Recruitin’ Ain’t Nothing More Than Supply & Demand!

October 08, 2018
Obviously the recruitment process is centred on people rather than materials. However, can recruitment learn a lesson from supply chain?

Whilst I wouldn’t say that recruitment is a “manufacturing” process, churning out products ready for distribution. There are many similarities between the two functions. Lean recruitment is a notion that takes these similarities into account. Fundamentally both deal in supply and demand. Both involve a business critical process. The slicker or “leaner” that process can be made, the more “waste” can be eliminated and affect the outcome.

Companies have been spending significant sums for years on predictive analytics software to make sure their supply chain processes are as slick, efficient and joined up as possible. Yet as a concept, it is still so new to Talent Acquisition!

 

Can recruitment learn a lesson from supply chain?

 

Quite obviously the recruitment process is centred on people rather than materials. Which adds complexity and variation. However, can recruitment learn a lesson from supply chain?

Many businesses must be on point when it comes to ordering supplies to meet the demand of their customers. An overestimation of demand leads to bloated inventory and high costs.  Underestimating demand means many valued customers won’t get the products they want!

Supply chain management is the process by which a company ensures it has just enough supply to meet demand, but what happens if this balance isn’t achieved?

If your business overestimates demand, it ends up with more inventory than is necessary. This can increase labour – in terms of recruitment think about the amount of time spent keeping large pools of candidates “warm”. And all that time spent attracting and engaging them in the first place.

Suppose you suddenly find yourself inundated with large orders (think vacancies). This is a nice problem to have – if you have enough inventory to meet the demand that is. It’s not so nice if you failed to forecast how much supply you would need and wind up with a shortage of inventory (candidates). In such a case, the likelihood is that customers (Hiring Managers) will become extremely disgruntled (poor experience). Plus to make up the shortfall in inventory, you may need to buy in additional inventory from expensive external suppliers (recruitment agencies).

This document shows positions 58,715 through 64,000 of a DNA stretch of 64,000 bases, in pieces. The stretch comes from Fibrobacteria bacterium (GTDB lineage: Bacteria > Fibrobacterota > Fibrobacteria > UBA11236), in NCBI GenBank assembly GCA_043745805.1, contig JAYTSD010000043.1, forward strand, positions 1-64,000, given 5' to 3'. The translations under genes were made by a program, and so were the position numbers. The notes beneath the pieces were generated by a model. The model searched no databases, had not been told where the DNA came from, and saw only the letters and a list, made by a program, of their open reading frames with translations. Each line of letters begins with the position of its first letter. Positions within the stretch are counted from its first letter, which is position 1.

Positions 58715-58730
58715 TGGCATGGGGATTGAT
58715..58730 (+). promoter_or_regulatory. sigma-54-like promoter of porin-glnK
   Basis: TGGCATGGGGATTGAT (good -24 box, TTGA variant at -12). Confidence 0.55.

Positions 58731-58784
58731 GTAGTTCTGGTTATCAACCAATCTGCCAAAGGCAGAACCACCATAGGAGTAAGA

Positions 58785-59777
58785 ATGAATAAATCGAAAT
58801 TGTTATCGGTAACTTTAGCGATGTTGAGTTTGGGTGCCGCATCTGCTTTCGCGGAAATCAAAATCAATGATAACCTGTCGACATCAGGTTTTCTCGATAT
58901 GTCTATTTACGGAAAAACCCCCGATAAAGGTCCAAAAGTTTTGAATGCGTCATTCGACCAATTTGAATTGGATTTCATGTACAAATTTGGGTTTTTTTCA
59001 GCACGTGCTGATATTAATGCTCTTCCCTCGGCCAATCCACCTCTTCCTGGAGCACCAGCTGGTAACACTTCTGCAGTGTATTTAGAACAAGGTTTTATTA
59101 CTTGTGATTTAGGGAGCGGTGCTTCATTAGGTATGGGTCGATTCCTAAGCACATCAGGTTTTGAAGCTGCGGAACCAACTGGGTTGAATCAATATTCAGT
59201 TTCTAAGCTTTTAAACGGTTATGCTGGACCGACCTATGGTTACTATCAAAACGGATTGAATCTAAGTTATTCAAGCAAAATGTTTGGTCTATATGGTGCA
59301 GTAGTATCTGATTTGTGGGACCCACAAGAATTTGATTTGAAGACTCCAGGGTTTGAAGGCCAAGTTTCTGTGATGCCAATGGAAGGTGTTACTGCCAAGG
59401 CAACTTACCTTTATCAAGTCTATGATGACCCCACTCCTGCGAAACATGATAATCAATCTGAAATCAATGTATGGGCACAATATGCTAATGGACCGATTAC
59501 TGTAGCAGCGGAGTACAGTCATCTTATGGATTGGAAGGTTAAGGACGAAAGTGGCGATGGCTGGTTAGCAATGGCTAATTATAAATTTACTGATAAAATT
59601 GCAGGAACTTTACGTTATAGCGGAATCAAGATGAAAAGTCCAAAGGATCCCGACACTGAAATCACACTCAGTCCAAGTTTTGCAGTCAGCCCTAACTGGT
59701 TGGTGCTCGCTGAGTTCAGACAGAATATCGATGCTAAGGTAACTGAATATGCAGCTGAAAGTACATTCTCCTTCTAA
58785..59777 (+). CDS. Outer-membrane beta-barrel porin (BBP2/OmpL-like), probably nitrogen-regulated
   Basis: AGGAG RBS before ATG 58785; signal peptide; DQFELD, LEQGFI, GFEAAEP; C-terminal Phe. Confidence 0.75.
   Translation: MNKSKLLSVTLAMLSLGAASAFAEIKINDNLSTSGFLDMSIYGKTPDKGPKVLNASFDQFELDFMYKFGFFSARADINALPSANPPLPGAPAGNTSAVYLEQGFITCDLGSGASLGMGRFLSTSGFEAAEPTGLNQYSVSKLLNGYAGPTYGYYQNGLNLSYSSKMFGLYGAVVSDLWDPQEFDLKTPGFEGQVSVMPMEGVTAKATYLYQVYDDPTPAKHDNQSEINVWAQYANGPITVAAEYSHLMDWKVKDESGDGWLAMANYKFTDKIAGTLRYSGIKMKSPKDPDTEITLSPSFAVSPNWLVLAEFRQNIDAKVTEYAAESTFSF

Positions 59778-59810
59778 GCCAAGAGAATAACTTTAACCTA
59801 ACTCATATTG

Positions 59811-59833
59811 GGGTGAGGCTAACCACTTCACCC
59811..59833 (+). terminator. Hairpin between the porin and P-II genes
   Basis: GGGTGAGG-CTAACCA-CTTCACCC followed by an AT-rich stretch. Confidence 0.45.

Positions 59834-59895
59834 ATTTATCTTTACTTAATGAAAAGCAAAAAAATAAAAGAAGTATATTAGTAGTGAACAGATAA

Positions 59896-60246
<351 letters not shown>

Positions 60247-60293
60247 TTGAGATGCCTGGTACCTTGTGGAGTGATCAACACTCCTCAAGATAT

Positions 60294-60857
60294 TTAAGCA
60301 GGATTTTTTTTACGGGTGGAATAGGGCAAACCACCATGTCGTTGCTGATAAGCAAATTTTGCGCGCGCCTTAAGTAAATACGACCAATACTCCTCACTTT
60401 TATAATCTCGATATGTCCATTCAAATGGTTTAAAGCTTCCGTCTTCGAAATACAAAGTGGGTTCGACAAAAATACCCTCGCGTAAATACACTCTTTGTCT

What happens when supply chain (recruitment) fails?

 

What’s the impact? Well:

  • Higher costs
  • Longer time to hire
  • Poor Hiring Manager satisfaction
  • Misspent budget on media and other candidate attraction
  • Ultimately a recruitment team focusing on the wrong activities

 

Forecasting, an obvious solution!

 

The question of whether forecasts are necessary for business crops up from time to time. The inescapable conclusion is that no matter what type of business you are in, or what function you perform, there is a need for data upon which to build a forward-looking plan.

These plans are applied to many different areas of the organisation. That have different needs and objectives. So, it’s not just Supply Chain…

For example:

Marketing people need forecasts to determine which new products or services to introduce or discontinue. Which markets to enter or exit Which products to promote.

Salespeople use forecasts to make sales plans. Sales quotas are generally based on estimates of future sales!

Managers in the supply chain use forecasts to make production, procurement, and logistical plans.

Finance use forecasts to make… financial plans. They also use them to report on earnings expectations.

 

How do we measure the benefits for recruitment?

 

It can sometimes be difficult to quantify the benefits of forecasting. However, if we stay with the supply chain analogy for a little longer, there are certain components that can be quantified. Showing the benefits of forecasting. One way to measure the benefits of forecasting is to see how much would have been lost (labour/time) if the forecast was not accurate. Another way to measure them is how much would have been gained (or saved) with improved forecasts.

Now, this is where things get interesting for recruitment…

Following this logic, a robust recruitment forecast/plan allows for better use of budget to produce “inventory” (candidates) for business demand. What’s more, those candidates will be far more likely to have the skill sets required by the business. Cool, right?

Knowing what demand is anticipated by the business means the engagement of candidates begins earlier. Creating additional value through enhanced candidate satisfaction in their journey with your business.

Add to this a reduction in time to recruit (because inventory is ready) and you have further value in:

  • Heightened Hiring Manager satisfaction
  • Fewer Empty Chair Days from an outgoing employee
  • A solid handover of duties and continuation of business as usual

Last but not least! Having a strategic and focused plan of what is needed, the recruitment function is aligned with the overall talent needs of the business. Spending time more efficiently and greatly reducing the high costs associated with “reactive” inventory bolstering – Not naming names… Namely recruitment agencies.

There aren’t many people out there that can look into a crystal ball and predict the future. But if a business wants to manufacture well and fulfill customer demand, the key is to forecast accurately.

We at Foresight know that you don’t need a crystal ball to forecast for recruitment. You just need to ask the right people the right questions.

Need a work force planning tool? Check out Foresight!